Black Citizenship Through Marriage?: Reflections on the Moynihan Report at 50
Posted: 24 Jun 2016
Date Written: May 2016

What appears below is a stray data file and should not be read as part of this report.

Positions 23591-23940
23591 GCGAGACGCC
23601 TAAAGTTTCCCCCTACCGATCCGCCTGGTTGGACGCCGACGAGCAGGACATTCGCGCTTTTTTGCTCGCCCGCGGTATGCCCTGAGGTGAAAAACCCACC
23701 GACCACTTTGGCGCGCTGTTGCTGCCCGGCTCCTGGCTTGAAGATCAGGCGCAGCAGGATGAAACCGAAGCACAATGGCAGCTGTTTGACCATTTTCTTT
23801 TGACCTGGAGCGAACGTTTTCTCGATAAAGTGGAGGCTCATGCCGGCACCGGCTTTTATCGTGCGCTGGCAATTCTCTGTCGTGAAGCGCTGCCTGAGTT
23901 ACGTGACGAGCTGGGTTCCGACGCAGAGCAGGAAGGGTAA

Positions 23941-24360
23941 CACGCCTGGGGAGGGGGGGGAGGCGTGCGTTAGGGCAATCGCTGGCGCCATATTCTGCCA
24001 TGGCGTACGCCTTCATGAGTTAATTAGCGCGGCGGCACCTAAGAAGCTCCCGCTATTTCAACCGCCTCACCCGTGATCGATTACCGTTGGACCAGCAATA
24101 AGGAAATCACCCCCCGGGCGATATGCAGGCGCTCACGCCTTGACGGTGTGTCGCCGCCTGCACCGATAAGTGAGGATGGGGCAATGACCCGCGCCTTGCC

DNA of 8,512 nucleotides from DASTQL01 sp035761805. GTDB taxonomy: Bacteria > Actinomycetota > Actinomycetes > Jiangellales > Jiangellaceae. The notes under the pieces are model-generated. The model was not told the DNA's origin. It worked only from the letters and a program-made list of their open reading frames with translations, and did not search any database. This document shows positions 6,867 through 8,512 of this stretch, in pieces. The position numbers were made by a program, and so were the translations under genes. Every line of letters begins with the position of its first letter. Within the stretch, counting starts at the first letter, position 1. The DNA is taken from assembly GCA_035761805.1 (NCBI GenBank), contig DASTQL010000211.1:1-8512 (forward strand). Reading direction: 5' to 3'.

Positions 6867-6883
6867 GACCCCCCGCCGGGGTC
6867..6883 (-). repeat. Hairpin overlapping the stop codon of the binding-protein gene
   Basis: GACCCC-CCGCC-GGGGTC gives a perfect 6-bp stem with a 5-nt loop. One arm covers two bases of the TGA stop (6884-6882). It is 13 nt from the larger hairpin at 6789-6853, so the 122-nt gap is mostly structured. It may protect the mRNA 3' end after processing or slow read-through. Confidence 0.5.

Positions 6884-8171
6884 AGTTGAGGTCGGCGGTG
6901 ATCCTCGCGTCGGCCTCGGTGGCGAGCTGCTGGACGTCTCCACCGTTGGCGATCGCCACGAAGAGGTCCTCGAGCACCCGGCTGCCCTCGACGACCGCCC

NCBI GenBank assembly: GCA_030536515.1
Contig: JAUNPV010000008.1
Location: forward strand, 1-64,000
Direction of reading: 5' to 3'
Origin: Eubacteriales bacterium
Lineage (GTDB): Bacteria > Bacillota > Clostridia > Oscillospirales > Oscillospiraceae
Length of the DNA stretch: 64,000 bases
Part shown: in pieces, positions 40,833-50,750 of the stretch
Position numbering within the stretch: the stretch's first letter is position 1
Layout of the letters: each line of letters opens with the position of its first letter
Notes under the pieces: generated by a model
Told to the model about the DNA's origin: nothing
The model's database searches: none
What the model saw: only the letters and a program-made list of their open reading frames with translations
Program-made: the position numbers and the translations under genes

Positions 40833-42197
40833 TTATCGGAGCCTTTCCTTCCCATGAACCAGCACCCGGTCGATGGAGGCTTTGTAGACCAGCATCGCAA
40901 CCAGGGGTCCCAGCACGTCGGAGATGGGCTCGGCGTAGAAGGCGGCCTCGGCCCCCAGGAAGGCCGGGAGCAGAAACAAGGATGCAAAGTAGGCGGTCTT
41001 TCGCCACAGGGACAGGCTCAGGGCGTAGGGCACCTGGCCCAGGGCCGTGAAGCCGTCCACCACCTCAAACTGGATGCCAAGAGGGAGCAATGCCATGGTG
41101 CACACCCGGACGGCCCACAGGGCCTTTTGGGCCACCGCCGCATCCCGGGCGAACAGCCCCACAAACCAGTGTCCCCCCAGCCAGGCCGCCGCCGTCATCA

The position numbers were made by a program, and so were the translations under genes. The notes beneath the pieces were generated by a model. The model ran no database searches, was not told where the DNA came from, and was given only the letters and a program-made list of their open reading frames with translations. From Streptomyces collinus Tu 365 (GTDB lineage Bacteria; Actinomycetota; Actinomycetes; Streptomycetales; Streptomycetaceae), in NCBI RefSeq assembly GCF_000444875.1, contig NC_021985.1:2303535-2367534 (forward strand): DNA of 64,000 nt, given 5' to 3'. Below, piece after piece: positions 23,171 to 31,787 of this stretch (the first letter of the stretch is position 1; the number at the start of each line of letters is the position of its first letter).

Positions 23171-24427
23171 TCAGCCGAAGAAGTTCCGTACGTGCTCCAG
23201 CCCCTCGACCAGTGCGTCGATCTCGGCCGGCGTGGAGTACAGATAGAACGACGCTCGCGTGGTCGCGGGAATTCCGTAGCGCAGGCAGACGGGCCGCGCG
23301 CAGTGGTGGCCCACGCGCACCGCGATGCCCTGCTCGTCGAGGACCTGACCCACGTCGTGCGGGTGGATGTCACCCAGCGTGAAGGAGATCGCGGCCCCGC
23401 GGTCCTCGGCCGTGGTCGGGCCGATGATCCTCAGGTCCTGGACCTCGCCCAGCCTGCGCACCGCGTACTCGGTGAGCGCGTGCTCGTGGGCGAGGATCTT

This essay looks to surface and then interrogate the assumptions about black citizenship and marriage at the heart of the Moynihan Report. In doing so, it engages directly with arguments about marriage's citizenship-conferring capacity articulated during Reconstruction by whites and many newly freedpersons, as well as the claims more recently advanced by LGBT rights advocates and even U.S. Supreme Court Justice Anthony Kennedy in his majority opinion in Obergefell v. Hodges, a decision that recognized the Fourteenth Amendment right of same-sex couples to marry. Insofar as it examines the racial inequality that informs the spiraling rates of black marriage, the essay also intervenes in current debates about whether black lives matter in America. While post-Ferguson solutions for policing reforms or interventions have not often touched on matters of race and family, I argue that the racial inequality reflected in our criminal justice system cannot be easily divorced from that which still shapes and constrains the functioning of black families -- marital or nonmarital -- in the United States.
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